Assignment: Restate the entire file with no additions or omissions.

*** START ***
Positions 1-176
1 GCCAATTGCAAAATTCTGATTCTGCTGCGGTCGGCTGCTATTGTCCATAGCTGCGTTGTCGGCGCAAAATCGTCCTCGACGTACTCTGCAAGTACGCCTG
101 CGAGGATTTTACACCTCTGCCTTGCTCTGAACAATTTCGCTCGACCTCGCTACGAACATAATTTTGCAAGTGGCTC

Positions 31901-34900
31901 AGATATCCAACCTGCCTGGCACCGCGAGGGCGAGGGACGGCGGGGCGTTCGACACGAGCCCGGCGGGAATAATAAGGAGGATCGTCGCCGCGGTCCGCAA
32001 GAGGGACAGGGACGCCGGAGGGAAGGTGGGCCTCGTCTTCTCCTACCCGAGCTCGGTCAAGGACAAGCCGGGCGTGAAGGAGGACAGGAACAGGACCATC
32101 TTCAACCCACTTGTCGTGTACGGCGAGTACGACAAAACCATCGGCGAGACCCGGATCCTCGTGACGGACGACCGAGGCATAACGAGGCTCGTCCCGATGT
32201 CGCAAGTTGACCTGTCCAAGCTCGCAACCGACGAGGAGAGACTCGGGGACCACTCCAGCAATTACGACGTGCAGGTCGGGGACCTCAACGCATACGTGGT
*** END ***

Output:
Positions 1-176
1 GCCAATTGCAAAATTCTGATTCTGCTGCGGTCGGCTGCTATTGTCCATAGCTGCGTTGTCGGCGCAAAATCGTCCTCGACGTACTCTGCAAGTACGCCTG
101 CGAGGATTTTACACCTCTGCCTTGCTCTGAACAATTTCGCTCGACCTCGCTACGAACATAATTTTGCAAGTGGCTC

Positions 31901-34900
31901 AGATATCCAACCTGCCTGGCACCGCGAGGGCGAGGGACGGCGGGGCGTTCGACACGAGCCCGGCGGGAATAATAAGGAGGATCGTCGCCGCGGTCCGCAA
32001 GAGGGACAGGGACGCCGGAGGGAAGGTGGGCCTCGTCTTCTCCTACCCGAGCTCGGTCAAGGACAAGCCGGGCGTGAAGGAGGACAGGAACAGGACCATC
32101 TTCAACCCACTTGTCGTGTACGGCGAGTACGACAAAACCATCGGCGAGACCCGGATCCTCGTGACGGACGACCGAGGCATAACGAGGCTCGTCCCGATGT
32201 CGCAAGTTGACCTGTCCAAGCTCGCAACCGACGAGGAGAGACTCGGGGACCACTCCAGCAATTACGACGTGCAGGTCGGGGACCTCAACGCATACGTGGT